Those who clamor for excessive details on how a stateless society would operate have accepted the fallacy that good outcomes require central planning. While we can speculate endlessly about what private entities might arise in the aftermath of the state’s abolition, such speculation has little chance of accurately capturing the diversity and depth of an unbridled free market.

The fundamental evil of statism is coercion and, free of that anchor, billions of ideas and goals will be put to the test in a competitive yet voluntary laboratory. Freedom has unlimited potential! Removing the state from the equation will unleash that potential like never before in human history.

Open This Content

Logically, Consumption SHOULD Require Production

People like to say things such as “there shouldn’t be homeless people” or “no one should ever go hungry.” I actually disagree with these ideas and I know that many people will think I’m a horrible and heartless person, but let’s break down these concepts. Why is it that some people can’t afford things like food or housing? The simple answer is that every individual’s consumption is naturally limited by their ability and willingness to create value. Put another way, in order to obtain goods and services, one must be able to offer goods and services in trade.

Those who can’t or won’t offer goods and services in trade can’t reasonably expect to simply be given the things for which other people are willing to trade. It’s illogical. If I have an apple and two people want it, one of whom offers a pear in trade and the other who offers nothing, logic dictates that I should trade for the pear. Likewise, if two people want to stay in my guest room and one offers to do my yard work while the other offers nothing and instead requests breakfast in bed, the choice is an easy one.

Fundamentally, I disagree that there “shouldn’t be” people whose consumption is limited by their own inability to create value. On the contrary, those who have nothing to offer “should” (in a logical sense) receive nothing in exchange.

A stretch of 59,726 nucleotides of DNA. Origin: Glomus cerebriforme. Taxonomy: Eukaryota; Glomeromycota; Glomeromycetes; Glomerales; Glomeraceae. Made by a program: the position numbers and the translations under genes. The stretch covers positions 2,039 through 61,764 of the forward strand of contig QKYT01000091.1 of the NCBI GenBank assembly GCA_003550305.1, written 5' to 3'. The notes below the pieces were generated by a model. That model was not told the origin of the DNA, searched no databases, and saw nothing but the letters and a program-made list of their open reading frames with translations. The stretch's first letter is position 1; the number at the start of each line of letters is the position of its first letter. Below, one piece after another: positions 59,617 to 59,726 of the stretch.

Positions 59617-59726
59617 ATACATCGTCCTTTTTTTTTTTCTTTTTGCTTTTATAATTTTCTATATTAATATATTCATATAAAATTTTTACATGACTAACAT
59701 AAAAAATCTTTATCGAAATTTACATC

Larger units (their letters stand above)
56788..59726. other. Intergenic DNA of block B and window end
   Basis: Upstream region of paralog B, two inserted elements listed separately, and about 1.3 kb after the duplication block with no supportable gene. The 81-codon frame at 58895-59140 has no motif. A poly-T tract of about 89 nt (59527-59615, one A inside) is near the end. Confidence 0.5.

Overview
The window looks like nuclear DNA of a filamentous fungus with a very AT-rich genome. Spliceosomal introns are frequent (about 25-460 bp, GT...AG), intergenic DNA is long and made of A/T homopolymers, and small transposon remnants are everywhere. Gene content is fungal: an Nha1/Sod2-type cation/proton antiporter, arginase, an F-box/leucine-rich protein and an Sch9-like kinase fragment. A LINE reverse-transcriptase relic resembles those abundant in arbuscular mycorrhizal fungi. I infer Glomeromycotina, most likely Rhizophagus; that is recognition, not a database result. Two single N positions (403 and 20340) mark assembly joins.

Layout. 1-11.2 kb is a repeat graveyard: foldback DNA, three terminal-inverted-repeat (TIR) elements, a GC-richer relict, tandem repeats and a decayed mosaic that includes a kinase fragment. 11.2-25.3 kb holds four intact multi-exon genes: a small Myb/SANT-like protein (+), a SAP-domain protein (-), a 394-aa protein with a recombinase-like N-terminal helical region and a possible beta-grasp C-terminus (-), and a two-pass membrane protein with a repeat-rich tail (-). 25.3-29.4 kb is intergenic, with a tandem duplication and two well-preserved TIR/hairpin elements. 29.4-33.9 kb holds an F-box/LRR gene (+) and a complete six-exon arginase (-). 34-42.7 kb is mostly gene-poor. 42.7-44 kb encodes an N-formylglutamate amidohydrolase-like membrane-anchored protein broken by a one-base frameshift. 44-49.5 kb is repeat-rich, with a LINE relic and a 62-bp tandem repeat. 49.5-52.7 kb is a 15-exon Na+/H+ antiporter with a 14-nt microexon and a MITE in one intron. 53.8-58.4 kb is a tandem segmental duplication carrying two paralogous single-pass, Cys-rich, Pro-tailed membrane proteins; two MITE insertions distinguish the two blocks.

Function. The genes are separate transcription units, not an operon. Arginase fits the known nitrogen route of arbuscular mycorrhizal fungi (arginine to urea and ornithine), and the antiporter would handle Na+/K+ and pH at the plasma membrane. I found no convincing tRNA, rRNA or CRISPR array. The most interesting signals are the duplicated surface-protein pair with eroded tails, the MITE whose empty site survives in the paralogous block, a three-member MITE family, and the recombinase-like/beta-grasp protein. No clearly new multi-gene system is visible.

Now, this subject brings up the idea of charity, and charity is a voluntary choice through which an individual chooses to provide goods and services to someone for nothing or for less than their market value. This is a matter of personal preference and does not fall under the rubric of justice or fairness. I certainly do not condemn charity, but I also do not consider it morally obligatory. I would also argue that, in most cases, charity is not particularly logical. There are exceptions, of course, and charity might arguably have logical value as a type of insurance against rioting or some such thing, but for most people in most cases, charity is an emotional choice rather than a logical one.

So, yes, my no-doubt unpopular opinion is that some people actually “should” be homeless and go hungry. There is no inherent right to consume goods or services, and those who can not or will not engage in productive* activity do not deserve to be given those things which they can not voluntarily obtain.

* Productive activity is defined as activity which produces value to a prospective buyer or trading partner. Neither productivity nor value are inherent or objective qualities and are therefore subject to the market and to the demands of its participants.

Open This Content

Panties in a Bunch

Cities across the country (including Meridian, Idaho) are getting their panties in a bunch over dockless scooters from companies such as Lime and Bird. Unsurprisingly, the cities want to control the scooters and the people who use them. This is stupid and unnecessary. These tiny, low-speed, low-power scooters (just 250 watts) should not be considered or regulated as vehicles. They should be regarded as “Pedestrian Assistive Technology” (albeit without requiring users to have any defined disability.)

There should be no requirements mandating drivers licenses, insurance, or helmets, nor should there be any age or sobriety limitations. The scooters should be allowed anywhere pedestrians are permitted such as sidewalks and along streets when sidewalks are unavailable. Let me reiterate that there should be no more regulation on these scooters than there should be on shoes (which is none.) Get the bureaucrats out of the way and let this new technology flourish free from interference by the state and its enforcers.

Open This Content